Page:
Back in June, NortonLifeLock, owner of the unloved PC antivirus product, declared it was offering Ethereum mining as part of its antivirus suite. NortonLifeLock's pitch, as we reported, was that people dabbling in cryptocurrency mining probably weren't paying attention to security – so what better way than to take up a cryptocurrency miner than installing one from a trusted consumer security brand?
The UK's Competition and Markets Authority has invited comments from industry and interested parties about NortonLifeLock's proposed $8bn purchase of fellow infosec outfit Avast.
The merger inquiry will run until the 16 March when the comments will be collated and assessed to determine if there is sufficient concern to warrant a deeper investigation.
"The CMA is considering whether it is or may be the case that this transaction, if carried into effect, will result in the creation of a relevant merger situation under the merger provisions of the Enterprise Act 2002," it said.
The UK's Competition and Markets Authority (CMA) has unveiled compliance principles to curb locally some of the sharper auto-renewal practices of antivirus software firms.
The CMA took exception to auto-renewal contracts for antivirus software that customers in the UK signed up for and found difficult to cancel. Refunds and clearer pricing information (including making sure consumers were aware that year two could well end up considerably costlier than the first) were the order of the day.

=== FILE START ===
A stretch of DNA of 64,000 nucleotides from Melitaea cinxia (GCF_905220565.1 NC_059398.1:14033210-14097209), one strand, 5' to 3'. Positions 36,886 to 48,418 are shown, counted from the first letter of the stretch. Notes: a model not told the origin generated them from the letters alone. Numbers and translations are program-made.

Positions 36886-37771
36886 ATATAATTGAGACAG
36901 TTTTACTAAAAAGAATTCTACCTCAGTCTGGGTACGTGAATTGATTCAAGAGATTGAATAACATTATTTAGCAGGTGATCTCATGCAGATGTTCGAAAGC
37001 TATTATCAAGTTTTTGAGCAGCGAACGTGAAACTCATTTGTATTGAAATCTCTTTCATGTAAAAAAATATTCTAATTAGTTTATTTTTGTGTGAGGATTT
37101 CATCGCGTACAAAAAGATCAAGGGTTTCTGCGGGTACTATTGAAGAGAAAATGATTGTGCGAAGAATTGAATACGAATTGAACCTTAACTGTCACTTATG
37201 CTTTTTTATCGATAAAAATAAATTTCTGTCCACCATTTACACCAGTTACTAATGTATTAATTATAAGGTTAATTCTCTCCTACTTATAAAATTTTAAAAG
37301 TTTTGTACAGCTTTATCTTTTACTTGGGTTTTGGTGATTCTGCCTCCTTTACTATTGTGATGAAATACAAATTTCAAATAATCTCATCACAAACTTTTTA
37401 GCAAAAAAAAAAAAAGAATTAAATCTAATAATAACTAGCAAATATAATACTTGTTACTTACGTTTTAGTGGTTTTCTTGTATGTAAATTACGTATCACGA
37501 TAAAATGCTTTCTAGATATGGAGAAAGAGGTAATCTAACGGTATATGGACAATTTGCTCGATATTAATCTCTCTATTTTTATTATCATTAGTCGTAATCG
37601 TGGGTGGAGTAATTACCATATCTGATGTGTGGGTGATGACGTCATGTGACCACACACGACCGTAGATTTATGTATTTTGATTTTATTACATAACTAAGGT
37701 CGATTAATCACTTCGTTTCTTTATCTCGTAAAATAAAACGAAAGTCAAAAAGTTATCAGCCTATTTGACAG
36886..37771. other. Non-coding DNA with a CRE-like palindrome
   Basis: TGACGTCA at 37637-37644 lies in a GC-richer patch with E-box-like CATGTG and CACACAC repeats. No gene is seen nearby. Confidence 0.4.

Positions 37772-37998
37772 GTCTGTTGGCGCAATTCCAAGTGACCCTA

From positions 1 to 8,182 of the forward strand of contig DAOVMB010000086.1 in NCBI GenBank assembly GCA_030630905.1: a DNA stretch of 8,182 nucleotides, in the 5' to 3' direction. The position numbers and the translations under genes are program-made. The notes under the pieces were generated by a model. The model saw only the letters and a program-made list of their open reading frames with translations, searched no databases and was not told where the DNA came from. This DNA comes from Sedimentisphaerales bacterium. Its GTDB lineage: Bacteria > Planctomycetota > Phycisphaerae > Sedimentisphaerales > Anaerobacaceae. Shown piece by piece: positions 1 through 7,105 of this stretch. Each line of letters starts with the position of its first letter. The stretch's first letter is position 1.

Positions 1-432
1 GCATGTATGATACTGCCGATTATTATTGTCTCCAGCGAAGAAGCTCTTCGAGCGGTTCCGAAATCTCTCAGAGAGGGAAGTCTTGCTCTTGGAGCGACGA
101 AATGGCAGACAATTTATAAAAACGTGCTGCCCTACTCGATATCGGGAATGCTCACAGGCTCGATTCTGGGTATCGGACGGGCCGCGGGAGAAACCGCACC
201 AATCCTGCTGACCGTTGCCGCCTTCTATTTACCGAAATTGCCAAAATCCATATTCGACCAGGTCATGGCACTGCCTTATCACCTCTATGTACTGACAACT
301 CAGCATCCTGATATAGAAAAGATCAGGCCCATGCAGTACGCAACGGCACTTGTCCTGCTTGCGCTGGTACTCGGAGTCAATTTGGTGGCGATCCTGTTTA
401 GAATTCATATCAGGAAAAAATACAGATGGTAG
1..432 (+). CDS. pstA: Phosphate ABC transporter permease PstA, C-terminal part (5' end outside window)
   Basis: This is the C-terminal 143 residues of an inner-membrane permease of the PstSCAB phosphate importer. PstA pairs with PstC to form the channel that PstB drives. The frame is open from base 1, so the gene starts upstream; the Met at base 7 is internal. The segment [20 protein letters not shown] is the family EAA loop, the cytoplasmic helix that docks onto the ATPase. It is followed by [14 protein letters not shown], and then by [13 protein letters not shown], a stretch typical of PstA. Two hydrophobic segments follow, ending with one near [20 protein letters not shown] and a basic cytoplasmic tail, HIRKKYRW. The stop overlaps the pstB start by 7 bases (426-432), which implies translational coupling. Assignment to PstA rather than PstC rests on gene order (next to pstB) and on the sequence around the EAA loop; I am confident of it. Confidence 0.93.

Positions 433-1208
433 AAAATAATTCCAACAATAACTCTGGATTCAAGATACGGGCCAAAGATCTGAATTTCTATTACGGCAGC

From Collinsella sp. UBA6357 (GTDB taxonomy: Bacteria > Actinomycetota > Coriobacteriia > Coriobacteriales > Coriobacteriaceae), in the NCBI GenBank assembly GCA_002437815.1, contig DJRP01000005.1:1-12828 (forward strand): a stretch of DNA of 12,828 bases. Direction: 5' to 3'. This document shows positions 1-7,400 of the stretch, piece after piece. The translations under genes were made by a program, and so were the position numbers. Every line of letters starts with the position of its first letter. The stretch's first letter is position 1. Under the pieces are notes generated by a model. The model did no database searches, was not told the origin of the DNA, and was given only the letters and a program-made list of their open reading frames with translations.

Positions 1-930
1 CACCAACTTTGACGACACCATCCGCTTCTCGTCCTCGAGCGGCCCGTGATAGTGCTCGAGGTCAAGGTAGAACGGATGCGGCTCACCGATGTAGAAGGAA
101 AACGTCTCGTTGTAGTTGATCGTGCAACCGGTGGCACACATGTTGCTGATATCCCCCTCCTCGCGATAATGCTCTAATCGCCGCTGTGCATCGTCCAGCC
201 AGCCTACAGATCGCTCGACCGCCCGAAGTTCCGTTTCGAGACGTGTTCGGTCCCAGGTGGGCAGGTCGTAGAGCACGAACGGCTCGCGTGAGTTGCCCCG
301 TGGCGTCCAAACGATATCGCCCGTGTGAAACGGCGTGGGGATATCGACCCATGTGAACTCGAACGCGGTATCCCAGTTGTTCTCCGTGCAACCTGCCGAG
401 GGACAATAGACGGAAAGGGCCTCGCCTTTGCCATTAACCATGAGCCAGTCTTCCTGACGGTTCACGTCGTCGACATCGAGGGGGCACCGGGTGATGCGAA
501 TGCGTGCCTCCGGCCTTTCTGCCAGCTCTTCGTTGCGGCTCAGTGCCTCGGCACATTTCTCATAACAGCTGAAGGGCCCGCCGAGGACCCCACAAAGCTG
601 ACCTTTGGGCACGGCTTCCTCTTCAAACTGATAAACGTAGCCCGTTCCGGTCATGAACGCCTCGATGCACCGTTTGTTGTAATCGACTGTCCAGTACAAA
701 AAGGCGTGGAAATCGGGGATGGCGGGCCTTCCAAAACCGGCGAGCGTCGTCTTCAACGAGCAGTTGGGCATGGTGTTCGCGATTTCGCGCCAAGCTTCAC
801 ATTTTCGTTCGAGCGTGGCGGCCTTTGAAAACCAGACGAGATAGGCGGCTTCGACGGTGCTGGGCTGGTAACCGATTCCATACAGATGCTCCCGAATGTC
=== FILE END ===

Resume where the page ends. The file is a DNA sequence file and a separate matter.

The UK's Competition and Markets Authority (CMA) has reached agreement with antivirus vendor McAfee that means some customers whose software subscription was automatically renewed will be able to get a refund.
The deal follows a lengthy investigation into the antivirus sector that kicked off in 2018 amid concerns that "some firms in the industry may not be complying with consumer law."
It's quite the slap on the wrist for McAfee, whose software tends to be bundled with a large number of devices sold in the UK. Customers who signed up with the company may not have understood the ins and outs of auto-renewal, hence the CMA action.